From education to employment

Damaging misconceptions are preventing young people from considering a rewarding future in technology

QA’s CEO, Paul Geddes


Sixteen- to 24-year-olds in the UK have worrying misconceptions about the entry requirements for a career in technology, preventing fresh talent from entering the industry. The findings come from research conducted by QA, the UK’s leading digital and tech skills organisation, ahead of tomorrow’s A-Level results day.

Over two fifths (42%) of young people surveyed believe that you need to be a straight-A student to work in technology and 60% of respondents believe that a university education is required. The research also found that:

  • Almost a third (31%) of young people don’t think they are clever enough to work in the technology sector.
  • Nearly three-quarters (77%) of young people mistakenly believe that being good at maths and science is essential for a career in technology.
  • 39% think that not studying computing at school or college is a barrier to working in technology.
  • 1 in 5 respondents do not think they can afford the training required for a career in technology.

Positioning technology as a more rewarding career choice

Perceptions of the salaries that tech workers can earn might also be holding people back. While 40% of respondents claimed that high salaries would encourage them to pursue a tech career, only 10% of respondents thought it would be possible to earn over £74k in the industry. The reality is that tech roles are relatively well paid, with the average salary being £75k.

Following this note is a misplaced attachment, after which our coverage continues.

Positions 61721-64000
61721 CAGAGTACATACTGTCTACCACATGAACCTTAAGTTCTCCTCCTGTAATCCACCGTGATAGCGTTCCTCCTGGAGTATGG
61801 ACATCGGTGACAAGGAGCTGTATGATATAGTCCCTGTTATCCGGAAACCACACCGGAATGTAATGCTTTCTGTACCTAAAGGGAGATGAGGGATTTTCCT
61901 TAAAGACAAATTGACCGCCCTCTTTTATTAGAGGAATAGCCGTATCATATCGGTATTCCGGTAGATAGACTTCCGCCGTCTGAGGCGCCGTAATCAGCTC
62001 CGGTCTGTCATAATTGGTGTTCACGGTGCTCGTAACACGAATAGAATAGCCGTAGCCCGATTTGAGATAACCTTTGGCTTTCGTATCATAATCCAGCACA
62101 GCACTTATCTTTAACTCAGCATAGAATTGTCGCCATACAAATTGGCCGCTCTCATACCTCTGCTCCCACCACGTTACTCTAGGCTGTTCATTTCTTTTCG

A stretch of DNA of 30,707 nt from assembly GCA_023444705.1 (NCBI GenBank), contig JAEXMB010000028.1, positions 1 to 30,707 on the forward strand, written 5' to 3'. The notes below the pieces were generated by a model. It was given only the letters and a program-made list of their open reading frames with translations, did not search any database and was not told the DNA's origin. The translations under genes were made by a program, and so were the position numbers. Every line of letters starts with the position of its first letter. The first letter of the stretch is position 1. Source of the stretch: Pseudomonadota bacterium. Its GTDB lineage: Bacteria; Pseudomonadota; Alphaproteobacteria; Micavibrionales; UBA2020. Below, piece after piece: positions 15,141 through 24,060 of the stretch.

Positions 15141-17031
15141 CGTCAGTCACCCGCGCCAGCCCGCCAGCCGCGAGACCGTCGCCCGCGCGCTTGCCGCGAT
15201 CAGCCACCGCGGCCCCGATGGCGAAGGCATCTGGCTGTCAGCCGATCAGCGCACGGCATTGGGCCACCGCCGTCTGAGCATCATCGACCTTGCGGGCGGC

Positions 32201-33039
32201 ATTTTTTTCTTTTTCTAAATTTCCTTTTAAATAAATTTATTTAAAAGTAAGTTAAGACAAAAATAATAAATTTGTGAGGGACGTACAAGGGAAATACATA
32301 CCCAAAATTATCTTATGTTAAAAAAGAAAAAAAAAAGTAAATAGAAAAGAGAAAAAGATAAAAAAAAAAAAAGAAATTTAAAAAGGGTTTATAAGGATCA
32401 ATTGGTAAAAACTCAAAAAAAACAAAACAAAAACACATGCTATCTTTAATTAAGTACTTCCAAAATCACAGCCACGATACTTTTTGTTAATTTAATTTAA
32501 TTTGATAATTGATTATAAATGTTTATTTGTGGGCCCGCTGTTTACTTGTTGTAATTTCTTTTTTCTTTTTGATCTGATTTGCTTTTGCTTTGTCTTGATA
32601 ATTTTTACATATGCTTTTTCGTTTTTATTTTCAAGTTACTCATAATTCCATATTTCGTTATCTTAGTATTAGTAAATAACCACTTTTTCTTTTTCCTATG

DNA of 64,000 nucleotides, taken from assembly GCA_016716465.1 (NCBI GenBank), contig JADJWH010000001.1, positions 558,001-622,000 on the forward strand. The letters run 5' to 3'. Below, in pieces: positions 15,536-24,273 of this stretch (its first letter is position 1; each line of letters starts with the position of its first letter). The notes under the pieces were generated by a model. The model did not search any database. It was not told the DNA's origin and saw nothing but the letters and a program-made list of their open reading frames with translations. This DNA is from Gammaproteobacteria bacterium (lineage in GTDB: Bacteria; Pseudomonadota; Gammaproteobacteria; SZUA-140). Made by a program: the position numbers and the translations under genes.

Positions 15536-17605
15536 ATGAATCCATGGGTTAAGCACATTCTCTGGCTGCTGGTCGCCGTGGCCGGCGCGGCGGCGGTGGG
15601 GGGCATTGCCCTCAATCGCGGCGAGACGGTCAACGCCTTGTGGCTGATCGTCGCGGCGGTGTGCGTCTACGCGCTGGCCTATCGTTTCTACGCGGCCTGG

“For our entry-level tech apprenticeships, we look for people with the right aptitude and attitude to succeed, rather than specific STEM qualifications,” said Paul Geddes, CEO, QA.

“With salaries well above average, tech offers a career choice that should appeal to a diverse range of future jobseekers. Whether it’s via an apprenticeship or a degree apprenticeship, a tech career provides access to some of the UK’s most interesting and rewarding jobs. Apprenticeships offer the added bonus that young people can learn and get valuable work experience whilst earning, addressing the concerns about the costs of learning voiced by nearly a quarter of respondents to this survey.”

Encouragingly, 65% of parents of children aged 11 to 16 now believe that apprenticeships have the same value as a university degree. They also ranked tech in the top four of the career pathways they would be the proudest of their child pursuing, behind legal (third), science (second) and medical (first).

“As the largest provider of technology apprenticeships in the UK, we have helped kickstart the tech careers of many people who are not degree-educated, including many who have not studied STEM subjects at A Level,” says Paul Geddes.

“I would encourage all candidates receiving their results this week to consider the amazing opportunities that exist in the tech sector.”

QA is the UK’s largest provider of technology apprenticeships, having trained more than 30,000 apprentices across the UK in critical tech disciplines from cyber to data analysis and software development.

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